NPFMC new Salmon Bycatch Committee is top heavy with trawlers

The NPFMC's new Salmon Bycatch Committee will "review" and "discuss" at its first meeting on Nov. 28.

by | November 6, 2022

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Four of 12 members represent Western AK tribal groups

The North Pacific Fishery Management Council last week announced the members it has appointed to the newly formed Salmon Bycatch Committee, which will hold its first meeting on November 28.

The NPFMC Salmon Bycatch Committee will be co-chaired by two Council members, Andy Mezirow and Rachel Baker.

In its announcement, the NPFMC said “the November meeting will provide an opportunity for Committee introductions, review of a draft Terms of Reference for the Committee, review and recommendations on the Council staff discussion paper on chum salmon bycatch, and if possible, review of the State of Alaska Bycatch Taskforce recommendations on salmon. 

Here are the members of the Salmon Bycatch Committee and their affiliations:

Rachel Baker (co-chair) of Juneau is deputy commissioner of the Alaska Department of Fish and Game and most often represents the State of Alaska at NPFMC meetings.

Ruth Christiansen of Seattle is co-chair of the NPFMC’s Advisory Panel and works as a Science and Policy Analyst for United Catcher Boats, a seafood trade association representing owners and operators of 69 pollock and Pacific cod catcher vessels in the Bering Sea and Aleutian Islands.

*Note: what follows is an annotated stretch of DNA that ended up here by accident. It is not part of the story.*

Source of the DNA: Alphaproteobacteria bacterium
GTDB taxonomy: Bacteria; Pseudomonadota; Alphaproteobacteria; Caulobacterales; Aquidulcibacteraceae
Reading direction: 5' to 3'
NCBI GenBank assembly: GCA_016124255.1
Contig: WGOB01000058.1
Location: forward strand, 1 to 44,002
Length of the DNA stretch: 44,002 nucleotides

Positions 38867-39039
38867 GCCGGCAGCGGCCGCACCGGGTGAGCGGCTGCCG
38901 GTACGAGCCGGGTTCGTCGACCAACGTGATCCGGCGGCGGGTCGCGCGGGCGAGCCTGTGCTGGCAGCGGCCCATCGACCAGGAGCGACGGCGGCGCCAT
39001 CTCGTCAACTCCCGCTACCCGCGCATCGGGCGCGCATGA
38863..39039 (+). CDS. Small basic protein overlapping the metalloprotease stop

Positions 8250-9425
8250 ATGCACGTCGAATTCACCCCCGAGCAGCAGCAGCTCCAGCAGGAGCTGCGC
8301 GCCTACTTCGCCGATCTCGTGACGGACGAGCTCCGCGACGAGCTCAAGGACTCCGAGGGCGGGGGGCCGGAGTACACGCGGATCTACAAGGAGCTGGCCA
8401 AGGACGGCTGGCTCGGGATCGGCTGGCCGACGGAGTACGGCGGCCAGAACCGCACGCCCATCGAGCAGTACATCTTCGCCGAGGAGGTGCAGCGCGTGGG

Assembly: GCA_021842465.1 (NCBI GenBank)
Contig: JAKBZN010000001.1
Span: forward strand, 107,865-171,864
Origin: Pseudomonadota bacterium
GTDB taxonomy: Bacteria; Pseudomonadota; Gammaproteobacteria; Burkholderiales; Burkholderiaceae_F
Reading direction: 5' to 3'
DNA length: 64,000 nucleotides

Oscar Evon of Kwigillingok is Director of Regional Affairs for the Coastal Villages Region Fund (CVFR), one of six AK Native CDQ groups. CVFR represents 20 villages: Platinum, Goodnews Bay, Quinhagak, Kongiganak, Eek, Kwigillingok, Tuntuntuliak, Napaskiak, Oscarville, Napakiak, Kipnuk, Chefornak, Nightmute, Mekoryuk, Tununak, Toksook Bay, Newtok, Chevak, Hooper Bay, and Scammon Bay.

On its website, CVRF highlights “our vessels” – Arctic Sea, a 135 foot crab vessel, North Sea, a 126 foot crab vessels, Flicka, a 123 foot cod longline vessel, Lilli Ann, a 141 foot longline cod vessel, and Northern Hawk, 341 foot pollock trawler. The CVRF website also touts a page called “Pollock Provides.”

Serena Fitka of Valdez is executive director of the Yukon River Drainage Fisheries Association.

She grew up in St. Mary’s and graduated from the University of Alaska Fairbanks with a degree in Business Administration. Fitka has worked for Yupiit of Andreafski Tribal Government, Tanana Chiefs Conference, and Alaska Native Tribal Health Consortium.

YRDFA was created in 1990 to conserve these salmon runs by giving a voice to the people who have managed the resource for thousands of years.

Mellisa Maktuayaq Johnson of Anchorage is a Council Advisory Panel member who represents subsistence users. She is Iñupiaq born and raised in Nome.  She previously worked as Executive Director with Bering Sea Elders Group and currently works with the Arctic-Yukon-Kuskokwim Tribal Consortium (AYK TC) as a Government Affairs and Policy Director. She holds a Bachelor’s degree in Health Services Administration with a minor in Human Services from Alaska Pacific University and is also a US Air Force veteran. 

Stephanie Madsen of Juneau is Executive Director of the At-Sea Processors Association (APA)and a former NPFMC chair. APA represents five member companies that own and operate 15 catcher/processor vessels that participate principally in the Alaska pollock fishery and west coast Pacific whiting fishery.

The APA website says “By weight, these abundant, well managed groundfish fisheries account for more than one-third of all fish harvested in the U.S. each year.”